Various attempts have been made since that time to restore to the charter its pristine authority, under the idea of stopping colts³ from working at the business, who, it is contended, have been the cause of many goods being introduced into the market of an inferior quality, from their not possessing a competent knowledge of the art. Without entering into the merits of this question, which in truth do not belong to history, the reader may rest assured that the charter as far as respects the prosperity of the trade, is forever laid to rest.

Note ³: A name given to persons that work at the business who have not served a regular apprenticeship to it.

In 1805, a most extensive association was formed among the framework-knitters of Nottingham, Derby, and Leicester, and their respective counties, where the business is principally carried on, for the purpose of raising money to enable the company to prosecute a man of the name of Payne, of Burbage, in Leicestershire, for following the business and learning others without his having served an apprenticeship, on the issue of which prosecution the future prospects of thousands, similarly circumstanced, depended. Payne was supported by the Leicester and Leicestershire hosiers, who being the principal manufacturers of coarse and inferior goods, felt themselves peculiarly interested in pushing the trade among those workmen that, from their little knowledge of the art, were the least likely to content for regular prices, and for properly fashioning goods. After a world of litigation and expense on both sides, the matter was brought to a final hearing in Westminster-hall, in February, 1809, when, though the charter was admitted to be as good in law as other charters of a like description, it was forbidden to be put in force, any further than as relates to the internal government of the company, such as choosing masters, wardens, &c.; and for the purpose of spending the money which the members of the company may think well to contribute; providing such money is not applied to purposes contrary to the statute law of the land.*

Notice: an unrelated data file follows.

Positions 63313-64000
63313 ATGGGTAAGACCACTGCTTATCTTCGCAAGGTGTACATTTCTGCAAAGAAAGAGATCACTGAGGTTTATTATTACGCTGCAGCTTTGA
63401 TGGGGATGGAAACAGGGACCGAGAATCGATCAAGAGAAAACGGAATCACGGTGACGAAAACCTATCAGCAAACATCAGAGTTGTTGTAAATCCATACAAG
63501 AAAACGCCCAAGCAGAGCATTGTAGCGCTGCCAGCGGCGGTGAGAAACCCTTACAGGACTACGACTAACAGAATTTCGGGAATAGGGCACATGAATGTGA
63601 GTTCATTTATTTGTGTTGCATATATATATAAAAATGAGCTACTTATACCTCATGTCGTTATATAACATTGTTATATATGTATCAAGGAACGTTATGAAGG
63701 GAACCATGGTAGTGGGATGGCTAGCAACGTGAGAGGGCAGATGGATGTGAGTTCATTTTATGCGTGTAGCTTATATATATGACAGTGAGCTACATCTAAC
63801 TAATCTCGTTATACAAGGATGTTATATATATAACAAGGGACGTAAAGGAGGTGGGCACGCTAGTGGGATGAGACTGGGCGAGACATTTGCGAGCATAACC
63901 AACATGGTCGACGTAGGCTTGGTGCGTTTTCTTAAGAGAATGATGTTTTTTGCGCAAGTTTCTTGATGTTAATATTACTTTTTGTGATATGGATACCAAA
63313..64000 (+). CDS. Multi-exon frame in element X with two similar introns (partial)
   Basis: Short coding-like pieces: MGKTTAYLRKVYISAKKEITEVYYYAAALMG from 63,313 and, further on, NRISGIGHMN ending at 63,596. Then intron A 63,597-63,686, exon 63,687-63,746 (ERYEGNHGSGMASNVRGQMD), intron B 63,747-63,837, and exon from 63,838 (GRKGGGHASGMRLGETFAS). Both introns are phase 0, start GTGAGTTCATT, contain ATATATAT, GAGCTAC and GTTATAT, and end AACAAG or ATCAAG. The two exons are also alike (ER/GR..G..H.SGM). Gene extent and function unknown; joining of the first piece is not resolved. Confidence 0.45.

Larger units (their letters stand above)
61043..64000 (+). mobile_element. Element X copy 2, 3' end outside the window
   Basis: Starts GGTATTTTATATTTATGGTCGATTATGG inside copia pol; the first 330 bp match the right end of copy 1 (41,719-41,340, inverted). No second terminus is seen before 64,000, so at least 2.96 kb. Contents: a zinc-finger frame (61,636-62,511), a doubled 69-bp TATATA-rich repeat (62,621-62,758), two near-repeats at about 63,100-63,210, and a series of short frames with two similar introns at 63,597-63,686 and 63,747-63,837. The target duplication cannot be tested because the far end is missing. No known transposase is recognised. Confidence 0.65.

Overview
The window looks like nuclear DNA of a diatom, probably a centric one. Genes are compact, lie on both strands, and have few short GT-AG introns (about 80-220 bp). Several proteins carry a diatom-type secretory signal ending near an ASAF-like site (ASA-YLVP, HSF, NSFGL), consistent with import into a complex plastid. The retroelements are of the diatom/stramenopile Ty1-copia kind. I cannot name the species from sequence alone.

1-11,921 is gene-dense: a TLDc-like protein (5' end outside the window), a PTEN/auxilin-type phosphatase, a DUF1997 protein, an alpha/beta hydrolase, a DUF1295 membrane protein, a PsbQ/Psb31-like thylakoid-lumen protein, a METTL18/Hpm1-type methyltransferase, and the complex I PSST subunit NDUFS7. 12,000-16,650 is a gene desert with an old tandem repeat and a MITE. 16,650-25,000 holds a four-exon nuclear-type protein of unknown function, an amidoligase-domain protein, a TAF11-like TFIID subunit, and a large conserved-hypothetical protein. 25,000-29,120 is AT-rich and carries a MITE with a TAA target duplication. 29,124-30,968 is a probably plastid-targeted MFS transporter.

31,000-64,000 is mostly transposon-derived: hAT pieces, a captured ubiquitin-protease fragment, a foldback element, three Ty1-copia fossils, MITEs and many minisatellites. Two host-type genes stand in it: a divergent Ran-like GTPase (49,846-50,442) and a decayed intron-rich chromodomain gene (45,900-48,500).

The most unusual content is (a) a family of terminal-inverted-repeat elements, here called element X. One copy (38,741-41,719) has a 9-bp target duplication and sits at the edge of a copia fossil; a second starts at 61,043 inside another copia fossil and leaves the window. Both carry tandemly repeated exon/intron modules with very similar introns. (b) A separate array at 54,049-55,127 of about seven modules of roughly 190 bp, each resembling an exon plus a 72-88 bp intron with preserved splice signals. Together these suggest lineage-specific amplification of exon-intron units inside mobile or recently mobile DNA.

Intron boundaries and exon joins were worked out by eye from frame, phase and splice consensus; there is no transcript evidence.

Note* As a proof of the folly of working men being persuaded by attorneys to expend their money on such occasion, I will relate the following circumstances:- Being in London on some public business, along with Mr German Waterfall, shortly after the above question was decided, we called on Mr Laudington, the company’s solicitor, to make some enquiries about the business, when he complimented the people of Nottingham for their superior penetration and understanding, in consequence of their backwardness in paying contributions in supporting the company on this occasion, because, considering the altered state of trade from the time the charter was granted, the cause was hopeless; notwithstanding this very man had used his influence to persuade them to contribute while the trial was pending, from an opinion given on his part that they would be ultimately successful. Mr Laudington received about £300!!